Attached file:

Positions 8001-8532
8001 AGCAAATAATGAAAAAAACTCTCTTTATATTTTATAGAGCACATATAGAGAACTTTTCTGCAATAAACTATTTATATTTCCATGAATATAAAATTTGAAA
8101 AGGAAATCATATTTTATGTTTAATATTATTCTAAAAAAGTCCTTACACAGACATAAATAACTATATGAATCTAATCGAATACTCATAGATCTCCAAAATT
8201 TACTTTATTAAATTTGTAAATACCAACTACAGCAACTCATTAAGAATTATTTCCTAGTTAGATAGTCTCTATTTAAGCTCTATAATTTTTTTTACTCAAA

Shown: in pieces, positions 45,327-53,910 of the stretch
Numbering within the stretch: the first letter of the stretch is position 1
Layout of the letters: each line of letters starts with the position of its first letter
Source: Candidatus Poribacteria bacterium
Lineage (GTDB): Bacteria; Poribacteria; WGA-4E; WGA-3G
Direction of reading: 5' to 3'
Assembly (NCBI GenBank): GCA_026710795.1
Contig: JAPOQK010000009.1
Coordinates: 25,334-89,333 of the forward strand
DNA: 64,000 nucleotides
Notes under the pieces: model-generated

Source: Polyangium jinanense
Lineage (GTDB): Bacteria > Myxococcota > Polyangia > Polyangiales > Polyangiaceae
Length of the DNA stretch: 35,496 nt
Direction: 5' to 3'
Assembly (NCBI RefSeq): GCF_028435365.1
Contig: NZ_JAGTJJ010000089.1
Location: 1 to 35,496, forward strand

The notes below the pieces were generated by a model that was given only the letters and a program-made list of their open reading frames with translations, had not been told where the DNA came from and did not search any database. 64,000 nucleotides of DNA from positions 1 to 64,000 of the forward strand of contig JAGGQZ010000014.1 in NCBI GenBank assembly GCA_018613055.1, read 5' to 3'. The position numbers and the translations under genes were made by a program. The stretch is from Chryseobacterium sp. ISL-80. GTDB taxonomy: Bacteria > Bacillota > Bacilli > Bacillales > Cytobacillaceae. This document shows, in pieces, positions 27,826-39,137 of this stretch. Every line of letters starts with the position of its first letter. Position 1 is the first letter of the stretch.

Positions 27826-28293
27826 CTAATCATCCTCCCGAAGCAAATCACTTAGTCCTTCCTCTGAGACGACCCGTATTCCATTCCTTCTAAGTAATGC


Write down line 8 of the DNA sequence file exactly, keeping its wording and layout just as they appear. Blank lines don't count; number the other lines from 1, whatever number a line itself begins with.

Source: Candidatus Poribacteria bacterium